Do I Have The January Blues Or Am I Actually Depressed?
Feeling down? It could be a classic case of the winter blues (the mince pies are all gone, there are no pretty lights making your house feel magical and no more pressies to look forward to) – or it could be a sign of depression.
Mixed anxiety and depression is the most common mental disorder in Britain, with one in ten people experiencing it in their lifetime. So if you’re deflated or down in the dumps, how do you know whether it’s a bad mood or something more serious?
We turned to Occupational Psychologist and Master Coach Deborah Tom to explain our complicated, confused and sometimes melancholic minds…
Why Do I Feel Sad?
“The first thing to know about sadness is that it is normal – we all feel sad from time to time. It can be triggered from external events like wars or other people’s troubles; responses to our own difficulties, someone being unkind to us or a loss or disappointment; and for women in the premenstrual phase, oestrogen levels can affect the neurotransmitter serotonin which controls mood.
“Sadness can also be triggered by a lack of sunlight makes the hypothalamus lower the production of melatonin (which makes you feel sleepy) and serotonin (affecting your mood and appetite). On top of all of that, sadness can come upon for no obvious reason at all. If you are feeling sad you will feel more listless, lonely, melancholy and maybe gloomy.”
How Can I Turn My Frown Upsidedown?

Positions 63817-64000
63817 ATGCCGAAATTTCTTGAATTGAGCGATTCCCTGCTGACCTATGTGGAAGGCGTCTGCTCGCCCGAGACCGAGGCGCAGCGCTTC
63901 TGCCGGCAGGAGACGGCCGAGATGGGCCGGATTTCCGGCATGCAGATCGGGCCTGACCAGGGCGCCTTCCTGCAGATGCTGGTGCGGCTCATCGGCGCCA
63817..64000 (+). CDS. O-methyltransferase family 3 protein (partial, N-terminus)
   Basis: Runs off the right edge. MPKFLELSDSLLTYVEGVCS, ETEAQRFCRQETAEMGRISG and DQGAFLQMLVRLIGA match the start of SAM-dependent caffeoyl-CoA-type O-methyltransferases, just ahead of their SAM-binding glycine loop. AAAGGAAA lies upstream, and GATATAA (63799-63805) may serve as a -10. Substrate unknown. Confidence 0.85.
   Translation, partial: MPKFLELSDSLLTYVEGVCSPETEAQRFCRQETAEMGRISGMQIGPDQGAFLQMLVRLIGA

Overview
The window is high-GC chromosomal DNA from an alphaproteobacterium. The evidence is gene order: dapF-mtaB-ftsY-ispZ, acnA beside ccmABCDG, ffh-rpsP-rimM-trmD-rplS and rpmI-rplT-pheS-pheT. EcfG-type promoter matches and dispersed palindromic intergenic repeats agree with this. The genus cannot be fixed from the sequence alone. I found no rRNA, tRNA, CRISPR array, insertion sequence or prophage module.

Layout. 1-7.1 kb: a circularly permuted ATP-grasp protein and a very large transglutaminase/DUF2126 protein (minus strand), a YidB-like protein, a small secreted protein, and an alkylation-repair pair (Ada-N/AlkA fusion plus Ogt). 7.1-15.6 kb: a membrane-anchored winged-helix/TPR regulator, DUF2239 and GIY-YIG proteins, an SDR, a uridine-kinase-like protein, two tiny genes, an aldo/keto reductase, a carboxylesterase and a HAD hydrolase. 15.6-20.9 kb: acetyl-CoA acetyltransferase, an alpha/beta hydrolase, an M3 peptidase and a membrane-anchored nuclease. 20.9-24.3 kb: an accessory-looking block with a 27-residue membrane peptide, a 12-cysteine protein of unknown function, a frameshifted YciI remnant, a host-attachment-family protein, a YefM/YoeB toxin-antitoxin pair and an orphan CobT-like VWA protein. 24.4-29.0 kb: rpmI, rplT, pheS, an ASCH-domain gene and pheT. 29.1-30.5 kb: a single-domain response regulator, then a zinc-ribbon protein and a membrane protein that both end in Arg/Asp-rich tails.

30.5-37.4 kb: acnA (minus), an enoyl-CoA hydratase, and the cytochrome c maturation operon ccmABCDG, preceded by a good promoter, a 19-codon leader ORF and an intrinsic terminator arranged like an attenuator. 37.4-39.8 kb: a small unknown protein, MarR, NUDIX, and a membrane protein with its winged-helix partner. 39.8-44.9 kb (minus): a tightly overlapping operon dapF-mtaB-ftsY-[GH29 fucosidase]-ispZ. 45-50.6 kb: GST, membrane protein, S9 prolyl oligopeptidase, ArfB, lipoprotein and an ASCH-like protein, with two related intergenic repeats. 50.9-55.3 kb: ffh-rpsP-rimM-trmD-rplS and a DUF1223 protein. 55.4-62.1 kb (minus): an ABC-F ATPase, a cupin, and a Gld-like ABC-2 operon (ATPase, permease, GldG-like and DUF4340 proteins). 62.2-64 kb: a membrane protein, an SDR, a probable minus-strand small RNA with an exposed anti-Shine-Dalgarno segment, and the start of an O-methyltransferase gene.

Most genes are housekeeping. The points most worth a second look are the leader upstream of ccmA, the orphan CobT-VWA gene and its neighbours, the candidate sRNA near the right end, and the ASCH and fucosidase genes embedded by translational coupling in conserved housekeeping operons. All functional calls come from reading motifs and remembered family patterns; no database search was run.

“Sadness at the start of the New Year could be seen as a signal that maybe you need to change something. The sadness can be seen as your friend. It can motivate you to spend quality time thinking through what it is that you really want. It can be the right time to have the courageous conversation that you have been putting off – because you are likely to be calm, not aggressive, not brusque but will come across as measured and sensible.”
“Self-care during sadness is important. Your appetite might be disrupted so take care to avoid alcohol, too much caffeine or sweet things and limit TV or social media. Instead, eat more green vegetables, whole grains and calcium (dairy). Take some exercise – preferably a walk outside in the sunlight if you feel up to it, or have a bath by candlelight, wrap yourself up in a blanket afterwards and read a great novel.
“Old wisdom is that sadness shared with a good friend can be halved, so think about calling a good, positive friend. Or simply say out loud to yourself 5 things you are really appreciative and grateful for right now.”
When Does Sadness Turn Into Depression?
“Should you find yourself rather too often or regularly sad or even constantly sad and are feeling worthless, without hope and the lack of energy is affecting your life negatively, you might be suffering from a medical condition and you should go and see your doctor.
“For the rest of us, take the best of what sadness has to offer – cuddle up, enjoy a different pace in which you can read poetry or a novel, think, reflect and make some great decisions for your future.”